Album | Conor Oberst – Upside Down Mountain


Often labelled as the ‘21’st Century Dylan’, or, ‘the spokesperson of the Ritalin generation’, Conor Oberst is, to many, a hero, one of the best songwriters around today. He is well known for his ability to pen a good lyric, and the trend continues here on his first solo release under his own name, Upside Down Mountain. Produced by Jonathan Wilson, he of the throwback to the 1970’s Laurel Canyon sound, Upside Down Mountain is suitably low-key without being bland, offering a collection of 13 tracks which radiate warmth and vibrancy. Oberst is well-known for his sensitive soul, and if you like the confessional nature of songwriting, then there is a lot to love here, least not the tender, delicately strummed ‘You are Your Mother’s Child’, which sees Oberst embody the voice of a father of a newborn child, his voice barely above a whisper. The story of the child developing from birth through to early adulthood, with all the trials and tribulations which come with it (“Halloween costume, looking real cute….Posing for pictures, a cap and a gown”) will surely resonates with parents all over, and is the true highlight here.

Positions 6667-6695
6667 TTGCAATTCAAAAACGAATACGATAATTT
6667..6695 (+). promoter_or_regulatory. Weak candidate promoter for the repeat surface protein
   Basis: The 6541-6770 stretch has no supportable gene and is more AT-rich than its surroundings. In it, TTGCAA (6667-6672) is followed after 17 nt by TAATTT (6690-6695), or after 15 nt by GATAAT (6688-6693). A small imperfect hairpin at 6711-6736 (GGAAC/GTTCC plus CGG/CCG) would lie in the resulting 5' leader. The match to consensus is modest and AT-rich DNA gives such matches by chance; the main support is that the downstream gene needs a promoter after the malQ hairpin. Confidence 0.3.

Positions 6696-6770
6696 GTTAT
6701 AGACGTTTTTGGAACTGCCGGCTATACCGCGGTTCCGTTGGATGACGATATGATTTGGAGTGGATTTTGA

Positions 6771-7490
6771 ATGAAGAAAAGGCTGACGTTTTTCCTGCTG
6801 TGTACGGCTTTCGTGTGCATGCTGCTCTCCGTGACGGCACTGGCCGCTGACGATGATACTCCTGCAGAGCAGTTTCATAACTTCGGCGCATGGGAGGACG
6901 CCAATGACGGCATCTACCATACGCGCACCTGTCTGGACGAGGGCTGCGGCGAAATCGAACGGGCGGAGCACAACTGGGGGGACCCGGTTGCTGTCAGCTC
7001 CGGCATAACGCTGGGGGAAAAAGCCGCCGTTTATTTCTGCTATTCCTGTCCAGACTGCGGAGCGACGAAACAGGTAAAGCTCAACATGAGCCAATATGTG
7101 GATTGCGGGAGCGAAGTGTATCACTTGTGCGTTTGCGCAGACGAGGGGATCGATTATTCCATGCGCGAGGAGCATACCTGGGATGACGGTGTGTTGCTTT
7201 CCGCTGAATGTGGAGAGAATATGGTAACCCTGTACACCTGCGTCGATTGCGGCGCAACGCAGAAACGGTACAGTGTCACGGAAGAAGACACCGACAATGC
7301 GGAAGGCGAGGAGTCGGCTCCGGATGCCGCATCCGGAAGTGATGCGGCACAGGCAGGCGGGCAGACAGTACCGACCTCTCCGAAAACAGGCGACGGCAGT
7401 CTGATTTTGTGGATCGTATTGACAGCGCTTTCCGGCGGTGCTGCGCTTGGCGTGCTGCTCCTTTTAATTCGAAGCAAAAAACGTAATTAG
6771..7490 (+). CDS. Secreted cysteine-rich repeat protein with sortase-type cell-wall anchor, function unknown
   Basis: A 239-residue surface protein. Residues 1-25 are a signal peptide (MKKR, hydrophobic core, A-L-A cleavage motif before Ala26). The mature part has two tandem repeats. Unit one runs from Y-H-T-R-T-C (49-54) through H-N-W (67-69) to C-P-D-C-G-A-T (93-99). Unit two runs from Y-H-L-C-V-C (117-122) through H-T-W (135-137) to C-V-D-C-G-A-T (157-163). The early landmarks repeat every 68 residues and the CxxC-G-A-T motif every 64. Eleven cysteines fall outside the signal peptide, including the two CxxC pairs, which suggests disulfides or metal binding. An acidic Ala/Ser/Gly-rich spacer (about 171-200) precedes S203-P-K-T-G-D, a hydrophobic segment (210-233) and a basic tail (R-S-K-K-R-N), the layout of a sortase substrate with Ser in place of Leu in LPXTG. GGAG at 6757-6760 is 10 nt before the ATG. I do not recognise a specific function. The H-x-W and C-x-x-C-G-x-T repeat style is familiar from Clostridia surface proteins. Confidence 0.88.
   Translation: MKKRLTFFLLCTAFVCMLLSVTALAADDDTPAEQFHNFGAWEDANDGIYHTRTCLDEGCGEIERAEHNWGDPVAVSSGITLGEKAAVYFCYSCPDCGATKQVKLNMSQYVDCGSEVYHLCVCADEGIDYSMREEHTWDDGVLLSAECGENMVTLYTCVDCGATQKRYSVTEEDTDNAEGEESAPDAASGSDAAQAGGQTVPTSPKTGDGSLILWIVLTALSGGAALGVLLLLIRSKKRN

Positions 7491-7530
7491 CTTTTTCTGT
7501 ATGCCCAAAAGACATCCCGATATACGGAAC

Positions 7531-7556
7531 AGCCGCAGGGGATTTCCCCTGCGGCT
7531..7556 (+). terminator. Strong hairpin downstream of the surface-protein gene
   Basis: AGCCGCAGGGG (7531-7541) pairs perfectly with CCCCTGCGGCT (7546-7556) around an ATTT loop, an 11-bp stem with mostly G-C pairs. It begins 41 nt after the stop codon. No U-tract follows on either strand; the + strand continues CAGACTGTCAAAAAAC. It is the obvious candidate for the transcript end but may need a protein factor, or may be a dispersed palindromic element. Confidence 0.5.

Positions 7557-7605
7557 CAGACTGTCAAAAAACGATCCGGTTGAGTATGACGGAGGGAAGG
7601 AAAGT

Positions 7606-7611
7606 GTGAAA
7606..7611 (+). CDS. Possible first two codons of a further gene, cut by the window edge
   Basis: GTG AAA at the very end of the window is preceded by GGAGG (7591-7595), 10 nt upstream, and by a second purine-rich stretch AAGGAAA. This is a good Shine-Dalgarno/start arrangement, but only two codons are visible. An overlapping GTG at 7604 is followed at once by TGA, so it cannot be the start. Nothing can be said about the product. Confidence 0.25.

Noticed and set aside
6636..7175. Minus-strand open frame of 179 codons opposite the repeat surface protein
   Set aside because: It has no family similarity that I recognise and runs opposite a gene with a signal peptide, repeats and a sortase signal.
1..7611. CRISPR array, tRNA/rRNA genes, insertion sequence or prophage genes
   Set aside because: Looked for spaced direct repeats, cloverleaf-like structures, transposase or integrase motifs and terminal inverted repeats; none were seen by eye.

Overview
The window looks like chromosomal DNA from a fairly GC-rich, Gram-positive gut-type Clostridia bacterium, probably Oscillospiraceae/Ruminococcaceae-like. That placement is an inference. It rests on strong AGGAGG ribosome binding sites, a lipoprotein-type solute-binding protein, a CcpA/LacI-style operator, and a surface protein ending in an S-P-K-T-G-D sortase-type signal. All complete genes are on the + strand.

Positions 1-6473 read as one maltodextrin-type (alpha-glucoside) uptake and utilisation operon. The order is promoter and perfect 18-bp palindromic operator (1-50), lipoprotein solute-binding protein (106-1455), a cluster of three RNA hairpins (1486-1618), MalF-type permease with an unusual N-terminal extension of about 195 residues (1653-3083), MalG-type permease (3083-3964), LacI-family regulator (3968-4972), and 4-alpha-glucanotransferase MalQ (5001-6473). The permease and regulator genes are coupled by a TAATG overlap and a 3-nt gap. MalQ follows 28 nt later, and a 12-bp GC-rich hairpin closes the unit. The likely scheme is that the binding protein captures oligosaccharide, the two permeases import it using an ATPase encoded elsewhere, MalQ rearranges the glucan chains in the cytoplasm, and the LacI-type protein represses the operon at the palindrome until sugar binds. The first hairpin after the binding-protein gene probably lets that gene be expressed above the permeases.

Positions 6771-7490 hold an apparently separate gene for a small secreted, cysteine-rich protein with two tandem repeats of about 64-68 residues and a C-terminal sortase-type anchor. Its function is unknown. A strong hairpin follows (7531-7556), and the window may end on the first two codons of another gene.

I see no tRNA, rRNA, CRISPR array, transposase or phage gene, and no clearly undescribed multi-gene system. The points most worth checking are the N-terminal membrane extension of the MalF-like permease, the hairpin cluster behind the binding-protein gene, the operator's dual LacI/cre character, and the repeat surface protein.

It isn’t all softly-softly here though; Oberst gets the electric guitar out on the rather riff-heavy ‘Zigzagging Towards the Light’, and again on the rather brilliant ‘Governor’s Ball’, not just an ode to the New York music festival, but to the nature of festivals across the world. On ‘Hundreds of Ways’, Oberst has penned a jaunty, summery tune, built around a acoustic guitar and a rather groovy baseline, with Oberst himself upstaged by the presence of the First Aid Kit sisters and their lilting backing vocals. It is as lyrically dense as the majority of his work, but it doesn’t suffer for it. It is a sign of the confidence which Oberst demonstrates throughout this record, which despite being his most intimate since Bright Eyes’ I’m Wide Awake… is also perhaps his most strongest set of songs.

If you are already a fan of Bright Eyes, or Monsters of Folk, or Desparecidos, then chances are you’ll have either pre-ordered this or will have decided you are getting it without reading this review. If, however, you are new to the world of Conor Oberst, Upside Down Mountain serves as a great introduction into an artist who wears his heart on his sleeve, and who, deep down, just wants to be loved. This is one such record which you can fall in love with.

Words: Joe Sweeting